This exchange takes place near the end of Tim Burton’s re-imagination of Alice in Wonderland. Throughout the bulk of the film, Alice is reluctant to act because she believes that she is stuck in her recurring nightmare. However, as the film reaches its climax Alice begins to accept that what she had considered to be impossible, even mad, could be just as ‘real’ as her real.
Ironically enough, it is by accepting her own madness that Alice is finally able to do what is supposed to be impossible: kill the Jabberwocky. “I imagine 6 impossible things each morning before breakfast,” she tells herself. Then she counts them off, one by one. And as she does, something happens to the audience. Through Alice, we begin to re-imagine what we have thought of as impossible.
As Burton tells it, this is a coming-of-age story for Alice. And we should not be surprised to find that it is predicated upon madness and the acceptance of the impossible.
But what of our coming of age? And what part does madness play in it?
Enter Sufjan’s The Age of Adz and Dexter. Like Alice in Wonderland, madness takes center stage in each. The protagonist in Dexter is a psychopath and a serial killer. Interestingly enough, Dexter is the character we identify with the most.
Why? Or, perhaps how is a better question. How can a psychopath appear as a sympathetic character? How is it that we can identify with him? Not unlike Baudrillard’s unique reversal of Disneyland, where the fantastic facade of it makes us forget how our own reality, the one beyond its walls, has already lost connection to its symbolic antecedent, Dexter becomes a foil through which we can explore our inability to understand our world gone mad.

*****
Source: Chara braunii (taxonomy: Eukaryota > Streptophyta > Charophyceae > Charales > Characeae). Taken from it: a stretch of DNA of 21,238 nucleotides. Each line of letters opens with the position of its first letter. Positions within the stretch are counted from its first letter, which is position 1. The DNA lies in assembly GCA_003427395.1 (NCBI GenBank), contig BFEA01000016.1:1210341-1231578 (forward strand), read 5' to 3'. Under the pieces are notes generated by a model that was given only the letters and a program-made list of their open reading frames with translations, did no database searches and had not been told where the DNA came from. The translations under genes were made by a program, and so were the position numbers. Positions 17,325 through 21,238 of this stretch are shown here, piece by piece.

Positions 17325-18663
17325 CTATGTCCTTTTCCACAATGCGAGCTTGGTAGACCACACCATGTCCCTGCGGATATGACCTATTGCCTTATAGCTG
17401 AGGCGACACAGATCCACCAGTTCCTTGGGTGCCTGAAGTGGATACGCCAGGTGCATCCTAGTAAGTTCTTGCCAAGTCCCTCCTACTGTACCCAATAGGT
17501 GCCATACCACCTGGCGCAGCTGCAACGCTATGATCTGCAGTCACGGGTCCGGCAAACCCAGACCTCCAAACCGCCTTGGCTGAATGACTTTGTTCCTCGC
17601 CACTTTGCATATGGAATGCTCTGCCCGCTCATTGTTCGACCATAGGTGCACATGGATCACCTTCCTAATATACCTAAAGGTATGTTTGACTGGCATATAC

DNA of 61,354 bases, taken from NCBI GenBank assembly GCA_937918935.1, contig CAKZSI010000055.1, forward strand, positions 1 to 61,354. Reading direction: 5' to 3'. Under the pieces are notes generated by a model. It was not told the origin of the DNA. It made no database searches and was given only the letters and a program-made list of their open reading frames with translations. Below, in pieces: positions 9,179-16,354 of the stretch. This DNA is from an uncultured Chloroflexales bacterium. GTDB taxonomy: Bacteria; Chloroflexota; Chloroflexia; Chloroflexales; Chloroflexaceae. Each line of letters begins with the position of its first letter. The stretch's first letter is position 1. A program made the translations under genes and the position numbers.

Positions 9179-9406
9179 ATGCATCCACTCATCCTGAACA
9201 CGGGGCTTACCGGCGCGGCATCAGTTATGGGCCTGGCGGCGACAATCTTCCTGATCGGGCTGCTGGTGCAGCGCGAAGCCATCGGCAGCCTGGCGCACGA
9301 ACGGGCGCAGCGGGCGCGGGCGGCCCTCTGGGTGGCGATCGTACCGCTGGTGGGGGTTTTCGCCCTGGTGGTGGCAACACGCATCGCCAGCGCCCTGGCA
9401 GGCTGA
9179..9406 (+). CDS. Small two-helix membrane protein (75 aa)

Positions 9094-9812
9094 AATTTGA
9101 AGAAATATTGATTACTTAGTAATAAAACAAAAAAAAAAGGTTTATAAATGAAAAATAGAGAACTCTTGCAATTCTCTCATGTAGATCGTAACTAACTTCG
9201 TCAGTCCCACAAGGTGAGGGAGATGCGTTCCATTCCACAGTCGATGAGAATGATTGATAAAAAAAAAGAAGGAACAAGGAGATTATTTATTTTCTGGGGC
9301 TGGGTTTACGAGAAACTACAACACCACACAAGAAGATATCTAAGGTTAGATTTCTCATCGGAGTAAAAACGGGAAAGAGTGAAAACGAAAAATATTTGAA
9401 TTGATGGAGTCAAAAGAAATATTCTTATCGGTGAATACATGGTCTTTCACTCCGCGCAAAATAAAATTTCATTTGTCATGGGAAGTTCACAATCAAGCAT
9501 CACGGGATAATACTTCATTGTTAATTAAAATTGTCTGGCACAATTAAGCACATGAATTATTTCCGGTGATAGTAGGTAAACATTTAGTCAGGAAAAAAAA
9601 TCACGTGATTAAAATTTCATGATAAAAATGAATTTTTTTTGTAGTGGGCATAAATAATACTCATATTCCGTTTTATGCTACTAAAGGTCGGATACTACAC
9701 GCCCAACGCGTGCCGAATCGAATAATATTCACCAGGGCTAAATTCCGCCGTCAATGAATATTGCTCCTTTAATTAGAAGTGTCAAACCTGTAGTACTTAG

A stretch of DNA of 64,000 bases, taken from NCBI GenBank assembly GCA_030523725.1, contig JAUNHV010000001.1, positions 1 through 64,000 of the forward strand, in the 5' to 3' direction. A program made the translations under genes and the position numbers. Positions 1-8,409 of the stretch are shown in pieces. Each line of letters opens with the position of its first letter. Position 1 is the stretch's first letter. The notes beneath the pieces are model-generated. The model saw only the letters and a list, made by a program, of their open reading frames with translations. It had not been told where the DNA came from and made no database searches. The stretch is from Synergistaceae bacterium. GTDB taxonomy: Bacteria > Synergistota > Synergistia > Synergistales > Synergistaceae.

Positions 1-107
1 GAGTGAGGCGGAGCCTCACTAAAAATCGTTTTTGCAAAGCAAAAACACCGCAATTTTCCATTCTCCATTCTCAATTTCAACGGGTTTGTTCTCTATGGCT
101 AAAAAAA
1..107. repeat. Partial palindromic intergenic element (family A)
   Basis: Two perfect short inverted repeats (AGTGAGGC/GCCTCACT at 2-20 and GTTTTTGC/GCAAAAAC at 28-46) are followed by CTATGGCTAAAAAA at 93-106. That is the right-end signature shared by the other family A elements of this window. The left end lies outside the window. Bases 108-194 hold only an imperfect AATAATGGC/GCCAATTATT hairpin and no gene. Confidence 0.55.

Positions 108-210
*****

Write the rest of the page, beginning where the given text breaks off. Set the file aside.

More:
We understand Dexter’s failure to connect with his surroundings, his difficulty playing the arbitrary, rule based game of relationships; we empathize with his interpretation of events whereby he considers himself broken, mad, and alone. How is this possible? Certainly, it is not that deep down we’re all serial killers–though Sufjan may challenge this interpretation. Beneath the veneer of a dark, well-written version of CSI Miami, we discover that the show really isn’t about a mad superhero/serial killer who examines blood spatter for a living. Rather, Dexter is about a world gone mad–a world broken, leaving its inhabitants alone.
Madness becomes a meaningful hermeneutic, not because we’ve lost the ability to relate symbolically to our world, but because the world (our ontological locus) has been lost to us. As we come to an awareness of the ramifications of life in the desert of the real, the motif of madness provides a means of preparing an interpretive apparatus. But is this helpful? Can a tour de folie refashion our symbolic connection to the world?
I hesitate to use the word concert to refer to Sufjan’s Age of Adz tour. It felt more like an installation, or a meditation, than a show. Sufjan referred to it as therapy for him and his band, and thanked the audience for paying admission in order to provide it. He was joking, and the audience laughed. But he wasn’t really joking, and the audience didn’t stop laughing.
This became running theme. While trying to explain the creative impetus behind the album and the tour, Sufjan explained that he had tried to capture the quotidien aspects of life, and portray them through the lens of madness and apocalypse. A broken heart is not just a broken heart. Instead, heart break appears as a grand struggle between supernatural forces. Depression is not just depression, it is the result of alien abduction, and is the harbinger of the kind of invasion that puts all of planet earth at risk. The audience laughed some more.
How does this compare to Dexter? To Alice? What age are we coming into as we follow Sufjan into The Age of Adz?
(The rest of this blog can be seen here: The Age of Adz and Dexter: Or, Madness as the New Hermeneutic pt. 2)